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On 5th April 2020, 51-year-old Mike Hayward from Dursley, will be walking into the ring for his first ever white-collar boxing match, all in aid of Great Western Air Ambulance Charity. With no previous experience in the ring, this is a huge challenge for Mike to be taking on, after just 8 weeks of intense training.
Here Mike explains why a long battle with mental health has led to him taking on this incredible challenge in aid of GWAAC.
“I’ve been ill for about nine years with clinical depression and bulimia, and about six months ago I started to feel like it was coming to an end. This was in no small part due to friends who came into my life at that time, offered support that wasn`t there before, made me feel confident, worthwhile, worthy and have changed my life for the better”.
Mike has suffered a long-lasting battle with his own mental health and wellbeing and, like many people who suffer from poor mental health, has struggled to carry on with his day-to-day life.
A few months ago, Mike had noticed a difference in his wellbeing, and decided to look for a new challenge to focus on. He decided to throw himself into something different in support of his local air ambulance, walking in to a meeting with 40 other people and signing himself up to Ultra White Collar Boxing!
“I’m not sure how I did it to be honest. What helps is that I’d told everyone I was doing it so it was easier to face the 40 people I didn’t know. I have a real confidence issue since I’ve been ill, I don’t like to go outside of my comfort zone but once you get over the hard bit of getting out the door, it makes a huge difference,” said Mike.
Mike will be taking part in three rounds of two minute matches on the night, in front of a crowd of 500 people. Taking on this challenge is well and truly outside of his comfort zone, but Mike says it is the support and encouragement he has got from friends, family and his local community that has spurred him on.
“What’s really nice is that everyone has been really supportive and interested. People I see walking down the street will ask know the boxing is going, so that’s really nice. Family and friends have been absolutely fantastic, the gym I go to have booked a table of 10 to come and watch, as has my local pub.”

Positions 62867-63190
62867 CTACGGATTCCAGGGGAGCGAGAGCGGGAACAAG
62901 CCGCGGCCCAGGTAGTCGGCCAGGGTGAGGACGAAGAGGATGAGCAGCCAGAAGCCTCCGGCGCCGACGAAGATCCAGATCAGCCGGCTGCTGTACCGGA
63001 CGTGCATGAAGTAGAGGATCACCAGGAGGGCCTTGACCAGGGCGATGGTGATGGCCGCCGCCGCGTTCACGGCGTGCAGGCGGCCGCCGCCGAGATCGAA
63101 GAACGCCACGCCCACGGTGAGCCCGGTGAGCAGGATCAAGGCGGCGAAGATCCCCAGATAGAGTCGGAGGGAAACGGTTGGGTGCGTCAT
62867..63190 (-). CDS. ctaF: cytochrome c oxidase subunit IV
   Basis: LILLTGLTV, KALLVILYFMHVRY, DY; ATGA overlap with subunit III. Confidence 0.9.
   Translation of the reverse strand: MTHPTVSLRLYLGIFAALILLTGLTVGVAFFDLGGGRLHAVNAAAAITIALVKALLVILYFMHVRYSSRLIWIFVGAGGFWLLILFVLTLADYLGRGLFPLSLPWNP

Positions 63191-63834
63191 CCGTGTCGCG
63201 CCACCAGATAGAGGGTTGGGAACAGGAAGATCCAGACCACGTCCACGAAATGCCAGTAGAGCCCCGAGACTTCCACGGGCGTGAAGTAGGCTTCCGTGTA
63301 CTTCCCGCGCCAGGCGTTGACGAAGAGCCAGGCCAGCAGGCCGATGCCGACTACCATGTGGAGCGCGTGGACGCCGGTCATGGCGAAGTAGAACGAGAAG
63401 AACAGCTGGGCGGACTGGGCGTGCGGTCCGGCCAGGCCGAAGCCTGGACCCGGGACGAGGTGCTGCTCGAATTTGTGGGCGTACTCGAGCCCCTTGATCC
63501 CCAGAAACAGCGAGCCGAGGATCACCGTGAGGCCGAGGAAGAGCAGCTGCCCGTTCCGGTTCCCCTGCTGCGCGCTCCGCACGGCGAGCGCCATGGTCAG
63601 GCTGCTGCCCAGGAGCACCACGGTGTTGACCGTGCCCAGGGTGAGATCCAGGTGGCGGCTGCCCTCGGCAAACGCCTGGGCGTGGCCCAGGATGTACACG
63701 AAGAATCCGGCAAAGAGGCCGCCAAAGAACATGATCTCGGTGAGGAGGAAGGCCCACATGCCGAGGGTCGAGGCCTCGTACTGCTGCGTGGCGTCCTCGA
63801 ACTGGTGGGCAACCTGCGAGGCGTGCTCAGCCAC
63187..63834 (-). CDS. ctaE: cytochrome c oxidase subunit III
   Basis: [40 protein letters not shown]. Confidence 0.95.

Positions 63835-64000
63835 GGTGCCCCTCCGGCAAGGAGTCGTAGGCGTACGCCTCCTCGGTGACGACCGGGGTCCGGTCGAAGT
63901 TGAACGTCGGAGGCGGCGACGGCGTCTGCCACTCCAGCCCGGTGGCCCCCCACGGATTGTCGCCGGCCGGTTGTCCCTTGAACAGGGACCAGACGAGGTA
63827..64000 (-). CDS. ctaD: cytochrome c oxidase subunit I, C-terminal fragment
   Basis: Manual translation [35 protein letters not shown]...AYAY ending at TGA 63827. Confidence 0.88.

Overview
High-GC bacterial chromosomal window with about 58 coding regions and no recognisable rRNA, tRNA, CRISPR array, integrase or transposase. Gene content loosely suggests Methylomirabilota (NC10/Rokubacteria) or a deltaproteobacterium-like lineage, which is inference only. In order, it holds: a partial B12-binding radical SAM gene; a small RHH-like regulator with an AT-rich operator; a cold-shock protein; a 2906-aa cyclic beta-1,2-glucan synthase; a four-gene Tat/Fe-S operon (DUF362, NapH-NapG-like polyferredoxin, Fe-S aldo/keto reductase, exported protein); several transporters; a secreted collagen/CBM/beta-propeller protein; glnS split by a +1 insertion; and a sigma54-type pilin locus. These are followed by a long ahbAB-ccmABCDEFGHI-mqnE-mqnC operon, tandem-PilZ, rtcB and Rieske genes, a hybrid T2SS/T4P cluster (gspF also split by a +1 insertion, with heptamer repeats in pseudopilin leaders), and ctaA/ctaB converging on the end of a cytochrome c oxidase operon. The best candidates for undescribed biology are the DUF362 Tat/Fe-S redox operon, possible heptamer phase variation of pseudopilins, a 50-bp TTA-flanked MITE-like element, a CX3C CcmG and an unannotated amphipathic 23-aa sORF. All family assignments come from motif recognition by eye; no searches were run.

As well as being an important step on his road to recovery, and to raise awareness of mental health issues amongst men, Mike is also hoping to raise £2,000 for his local air ambulance, GWAAC. The charity holds a special place in his family after the Critical Care Team attended to his son, Jamie, around 10 years ago when he was injured playing rugby.
The charity provides a critical care service to 2.1 million people across Gloucestershire, South Gloucestershire, Bristol, Bath and North East Somerset and North Somerset, attending to over 5 life-threatening incidents a day on average. Each mission the Critical Care Team carry out costs around £2,000, with the team bringing the skills and interventions of a hospital straight to the scene of a patient where they need it the most.
Close friend of Mike’s, and Chairman of the Cam and Dursley support group for GWAAC, Andy Markham, has spoken on behalf of the local community to say:
“It’s been an incredible journey with Mike, to see how he has coped with his mental health is remarkable. If you look at various models of wellbeing, it’s all about positivity, getting engaged with stuff and having good relationships with people, and what Mike is doing is not only so good for himself, but also for others going through a similar journey who can see what he’s doing and think about how they too can help themselves. We’re all really proud of Mike, of what he has achieved to date, and what he’s going to achieve.”
If you would like to follow Mike’s incredible journey and help him raise awareness for two great causes, then head to his JustGiving page.